First-time Buyers Caught by Rising Mortgage Fees

By: Luke Ashworth

Major UK lenders are now charging buyers an average of ?2,000 if they do not have 10 per cent of the property's value as a deposit for a down payment. The 'higher lending charge' will raise over ?220 million for banks and building societies in 2007 alone and will affect over 100,000 borrowers. This is not just from mortgages but also remortgages.

However, lenders debate that the charge is just a means of protecting themselves against the higher risks associated with buyers with small deposits. But critics have condemned it as another way for banks and building societies to squeeze money out of their customers. With first-time buyers paying an average of ?145,000 on their property, they could end up spending ?5,500 on higher lending charges and stamp duty alone.

Furthermore, most lenders will also look at your disposable income when lending you money and will take into account your existing loans. This could make it nearly impossible for you to take out a mortgage that you could reasonably pay off. Looking at disposable income is also a factor when considering remortgages. It is also possible that with house prices being so high, you may need some help with getting together a deposit.

You may find a few lenders who will look at 'lending you a deposit' as part of the overall mortgage package. However, a major disadvantage of this could be if the value of your property falls, you may find yourself in negative equity. This means that you could end up owing more than you borrowed. Furthermore, mortgage fees have been criticised in recent months for making the cost of buying a home more and more expensive. The average 'arrangement' fee, the charge for taking out a home loan, has nearly doubled in just three years.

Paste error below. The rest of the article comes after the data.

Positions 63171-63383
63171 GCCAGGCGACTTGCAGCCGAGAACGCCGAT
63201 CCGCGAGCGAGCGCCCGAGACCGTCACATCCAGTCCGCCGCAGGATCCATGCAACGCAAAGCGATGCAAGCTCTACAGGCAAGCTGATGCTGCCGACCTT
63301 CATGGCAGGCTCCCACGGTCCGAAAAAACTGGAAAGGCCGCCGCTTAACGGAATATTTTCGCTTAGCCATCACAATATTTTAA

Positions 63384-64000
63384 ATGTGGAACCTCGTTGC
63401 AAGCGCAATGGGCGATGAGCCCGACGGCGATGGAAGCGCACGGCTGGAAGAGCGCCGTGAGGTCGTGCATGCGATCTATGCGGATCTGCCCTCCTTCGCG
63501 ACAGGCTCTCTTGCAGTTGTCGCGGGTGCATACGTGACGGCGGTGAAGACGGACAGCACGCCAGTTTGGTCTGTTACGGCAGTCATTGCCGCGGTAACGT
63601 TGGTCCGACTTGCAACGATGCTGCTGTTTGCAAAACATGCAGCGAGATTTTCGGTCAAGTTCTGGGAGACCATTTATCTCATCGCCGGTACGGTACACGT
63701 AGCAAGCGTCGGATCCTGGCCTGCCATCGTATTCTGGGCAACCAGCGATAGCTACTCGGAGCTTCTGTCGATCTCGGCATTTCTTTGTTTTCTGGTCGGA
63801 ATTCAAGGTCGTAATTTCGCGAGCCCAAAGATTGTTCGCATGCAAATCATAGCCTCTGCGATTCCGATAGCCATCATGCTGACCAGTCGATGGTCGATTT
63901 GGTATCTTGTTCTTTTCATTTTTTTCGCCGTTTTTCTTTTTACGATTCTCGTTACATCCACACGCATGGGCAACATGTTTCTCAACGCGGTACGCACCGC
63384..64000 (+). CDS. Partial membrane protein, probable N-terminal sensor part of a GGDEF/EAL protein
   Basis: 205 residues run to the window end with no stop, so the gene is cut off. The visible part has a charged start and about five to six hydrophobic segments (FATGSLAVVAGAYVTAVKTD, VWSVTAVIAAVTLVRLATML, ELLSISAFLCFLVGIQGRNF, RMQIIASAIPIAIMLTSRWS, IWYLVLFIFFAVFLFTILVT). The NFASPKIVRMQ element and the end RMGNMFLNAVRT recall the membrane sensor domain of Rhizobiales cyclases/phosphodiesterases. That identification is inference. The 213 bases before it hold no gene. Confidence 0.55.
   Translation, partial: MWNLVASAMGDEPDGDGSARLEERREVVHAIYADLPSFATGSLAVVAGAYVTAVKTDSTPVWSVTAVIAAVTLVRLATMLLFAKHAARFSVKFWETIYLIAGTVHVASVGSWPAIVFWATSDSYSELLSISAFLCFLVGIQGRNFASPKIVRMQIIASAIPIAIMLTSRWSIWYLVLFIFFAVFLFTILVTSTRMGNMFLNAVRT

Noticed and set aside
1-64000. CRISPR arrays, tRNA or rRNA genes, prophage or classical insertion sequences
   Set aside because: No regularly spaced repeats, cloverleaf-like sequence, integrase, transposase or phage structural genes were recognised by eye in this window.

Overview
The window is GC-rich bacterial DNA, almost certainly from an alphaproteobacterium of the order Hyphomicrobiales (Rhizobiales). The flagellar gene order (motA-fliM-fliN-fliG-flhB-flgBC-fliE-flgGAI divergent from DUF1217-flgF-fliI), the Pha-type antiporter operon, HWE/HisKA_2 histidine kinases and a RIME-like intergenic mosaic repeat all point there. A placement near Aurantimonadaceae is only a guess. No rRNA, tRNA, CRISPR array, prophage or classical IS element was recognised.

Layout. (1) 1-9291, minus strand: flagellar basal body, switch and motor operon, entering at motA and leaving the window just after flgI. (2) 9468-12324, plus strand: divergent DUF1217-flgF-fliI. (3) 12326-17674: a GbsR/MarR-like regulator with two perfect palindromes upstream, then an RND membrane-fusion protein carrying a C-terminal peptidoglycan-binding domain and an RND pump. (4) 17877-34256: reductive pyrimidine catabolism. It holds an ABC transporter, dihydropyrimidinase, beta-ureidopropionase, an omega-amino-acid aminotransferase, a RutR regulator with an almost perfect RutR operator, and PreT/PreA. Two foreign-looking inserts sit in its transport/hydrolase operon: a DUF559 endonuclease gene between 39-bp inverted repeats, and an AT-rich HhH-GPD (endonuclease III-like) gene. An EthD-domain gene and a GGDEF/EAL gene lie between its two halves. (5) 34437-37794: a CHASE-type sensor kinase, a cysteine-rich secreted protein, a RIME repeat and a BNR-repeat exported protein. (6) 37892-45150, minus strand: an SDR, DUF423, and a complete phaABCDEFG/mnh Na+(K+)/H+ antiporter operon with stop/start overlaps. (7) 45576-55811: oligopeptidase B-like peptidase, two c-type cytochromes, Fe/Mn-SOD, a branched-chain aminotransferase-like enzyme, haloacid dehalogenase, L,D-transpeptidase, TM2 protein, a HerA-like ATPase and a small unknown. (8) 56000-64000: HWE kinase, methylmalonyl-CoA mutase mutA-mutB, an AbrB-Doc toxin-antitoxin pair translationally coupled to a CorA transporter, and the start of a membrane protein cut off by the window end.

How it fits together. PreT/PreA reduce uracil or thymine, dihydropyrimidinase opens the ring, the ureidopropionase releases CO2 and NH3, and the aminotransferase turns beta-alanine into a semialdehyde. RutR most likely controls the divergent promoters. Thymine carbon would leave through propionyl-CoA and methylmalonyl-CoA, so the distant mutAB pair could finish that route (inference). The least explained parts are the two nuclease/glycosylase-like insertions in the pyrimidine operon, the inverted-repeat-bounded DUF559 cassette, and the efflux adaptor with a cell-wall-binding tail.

At the beginning of 2004 the average fee on a fixed rate mortgage was just ?334. Currently the average fee is now ?611, that's an increase of 83 per cent. To make matters worse for first-time home buyers, London is now the most expensive city in the world to buy a house. Research by the estate agent firm Knight Frank has found that property prices in the most exclusive areas of the UK capital are even higher than those in Monaco, New York, Tokyo and Sydney.

The average cost of a prime central London property is now ?2300 per square foot with the most expensive areas such as Belgravia and Knightsbridge, exceeding costs of ?3000 a square foot. As house hunters across London struggle to find a property they can afford amid a shortage of stock and booming demand, the crisis has become even more critical in recent months as wealthy foreigners and huge City bonuses continue to drive prices ever higher. The rise in property prices is leaving many key workers, such as teachers and nurses, and first-time buyers unable to get onto the housing ladder.

Foreigners were responsible for 59 per cent of prime London sales this year alone. This has also driven up the costs of renting a home in the capital. With the average house prices coming in at just under ?200,000, the deposit that will need to be raised by the average homeowner is almost ?20,000 pounds plus fees and charges. And with wages averaging in at a little below ?30,000 (especially when it comes to key workers), it could take young property enthusiasts years to save up the capital. In that time, house prices, if they continue to rise at the current rate, could be well on their way to starting at ?250,000.

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